BORGES AND THE INTERNET – DEBATE IN BRAZIL / INPUT FROM MY OWN WORK

A dense and fascinating debate is under way in Brazilian academic, press and on-liue circles over the relationship between the Internet, the fictions of Jorge Luis Borges and the (hitherto underplayed) role of Brazilian literature in anticipating aspects of today’s networked world.

On Sunday, 25 November 2007. the newspaper O ESTADO DE SÃO PAULO carried, in its section ESTADÃO DE HOJE – CADERNO 2, a piece entitled ‘Profeta da web, refém do presente’  (‘Prophet of the Web, hostage of the present’), by Leyla Perrone-Moisés, Professor Emeritus of the Faculty of Philosophy, Letters and Human Sciences of the University of São Paulo –

http://www.estadao.com.br/estadaodehoje/20071125/not_imp85139,0.php

The article was devoted to Borges as a precursor of the Internet. The author took as her starting-point two articles available on-line, one by Douglas Wolk (www.salon.com), and my own: ‘Borges’ "Library of Babel" and the Internet’, IJOWLAC (Indian Journal of World Literature and Culture) (Kolkata/Calcutta, India), Vol. 1.1, January-June 2004, pp. 117-120; www.themodernword.com/borges/borges_papers_rollason2.html). Douglas Wolk’s piece, in Perrone-Moisés’ words (my translation), ‘says that Borges predicted the Internet’, with examples drawn from stories such as ‘La lotería en Babilonia / The Lottery in Babylon’ and ‘El Zahir / The Zahir’.  My own article, in which I take issue with Ignacio Ramonet, the editor of LE MONDE DIPLOMATIQUE, argues that Borges’ ‘La Biblioteca de Babel / The Library of Babel’ anticiupates certain aspects of today’s endless library that is the Internet, but fails to predict one of its key elements, namely that it is a library made by its users (this essay has been placed on the reading lists of several higher education institutions, includiong – !!! – a librarianship college in Denmark).

Perrone-Moisés accepts my and Wolk’s notion that the Argentinian witer is at least a partial precursor of the Internet, and goes on to list some of the many Borges rsources available on the Web (out of over three million ..).

The same day (25 November 2007), the Brazilian writer and journalist Janer Cristaldo published an on-line response to Perrone-Moisés, at: http://www.oexpressionista.com.br/?p=363, entitled ‘Uspiana anuncia profeta errado’ (‘University of São Paulo academic announces the wrong prophet’). Cristaldo too cites Wolk’s and my own articles, but goes on to claim that if there is a true Latin American precursor of the Internet it is not the famous Argentinian, but a much lesser-known Brazilian, Monteiro Lobato. He shows how in Lobato’s novel of 1926, ‘O Presidente Negro’ (‘The Black President’) – a futurological narrative set in 2228 – elements like ‘radiotransportation’ (anticipating teleworking), instantaneous voting, and the ‘porviroscópio’ or ‘futuroscope’ all presage aspects of today’s networked world. Indeed, he goes so far as to compare, side by side, a passage in which Lobato describes the ‘poviroscópio’ and a famous extract from Borges’ ‘El Aleph / The Aleph’ (1949), concluding that Borges’ proto-networked image of an object which contains all objects derives very closely from the similar imagining of this little-known Brazilian writer (Lobato’s novel is apparently out of print). Borges, it would seem, knew the work of Lobato, who spent some time in Buenos Aires …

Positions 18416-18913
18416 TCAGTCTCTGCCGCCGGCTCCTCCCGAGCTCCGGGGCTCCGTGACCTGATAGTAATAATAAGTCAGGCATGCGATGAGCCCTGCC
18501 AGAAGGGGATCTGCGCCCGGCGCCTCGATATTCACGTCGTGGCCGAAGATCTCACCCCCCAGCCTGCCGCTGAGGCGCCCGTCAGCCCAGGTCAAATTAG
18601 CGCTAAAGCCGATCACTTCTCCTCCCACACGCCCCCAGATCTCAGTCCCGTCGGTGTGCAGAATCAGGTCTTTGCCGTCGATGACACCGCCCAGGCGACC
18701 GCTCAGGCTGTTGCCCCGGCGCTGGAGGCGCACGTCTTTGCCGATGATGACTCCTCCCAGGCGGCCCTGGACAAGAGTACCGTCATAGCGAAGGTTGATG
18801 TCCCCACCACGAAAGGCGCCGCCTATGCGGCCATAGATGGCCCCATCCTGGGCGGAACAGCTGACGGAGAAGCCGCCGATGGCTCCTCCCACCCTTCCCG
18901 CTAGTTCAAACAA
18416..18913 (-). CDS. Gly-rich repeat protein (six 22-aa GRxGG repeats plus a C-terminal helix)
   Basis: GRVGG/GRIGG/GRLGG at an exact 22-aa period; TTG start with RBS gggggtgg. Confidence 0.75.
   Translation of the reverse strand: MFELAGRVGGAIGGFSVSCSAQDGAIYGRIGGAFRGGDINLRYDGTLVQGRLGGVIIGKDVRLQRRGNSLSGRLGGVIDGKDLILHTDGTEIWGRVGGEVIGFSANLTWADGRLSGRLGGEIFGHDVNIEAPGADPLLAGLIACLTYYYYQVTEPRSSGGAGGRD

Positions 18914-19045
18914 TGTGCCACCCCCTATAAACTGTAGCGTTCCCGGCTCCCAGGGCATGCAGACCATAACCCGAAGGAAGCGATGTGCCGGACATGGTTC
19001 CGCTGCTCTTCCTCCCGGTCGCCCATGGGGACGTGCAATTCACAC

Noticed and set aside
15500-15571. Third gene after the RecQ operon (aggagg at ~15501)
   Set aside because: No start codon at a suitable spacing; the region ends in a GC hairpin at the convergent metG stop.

On 13 January 2008, on a site called ‘Baguete’, Cristaldo returned to the subject of Lobato, in a text entitled ‘Lobato e Obama’ (‘Lobato and Obama’) – http://www.baguete.com.br/colunasDetalhes.php?id=2631.

This time, while referring once again to the Borges debate, he stressed a rather different predictive aspect of Lobato’s novel: it narrates a US presidential campaign in which, of the three candidates, one is a woman and one (male) is black ….

**

I am most grateful, both to Leyla Perrone-Moisés for citing my Borges article and to Janer Cristaldo for opening up the debate. My own response is that no single author can or should be considered ‘the’ precursor of the Internet, and I greatly welcome the way Cristaldo has ‘rescued’ the little-known Lobato as a player in the complex intertextual game of anticipation and prediction. Let us meanwhile not forget the precursor role of another Argentinian, Julio Cortázar. I hope to return to these fascinating issues soon in future writings!

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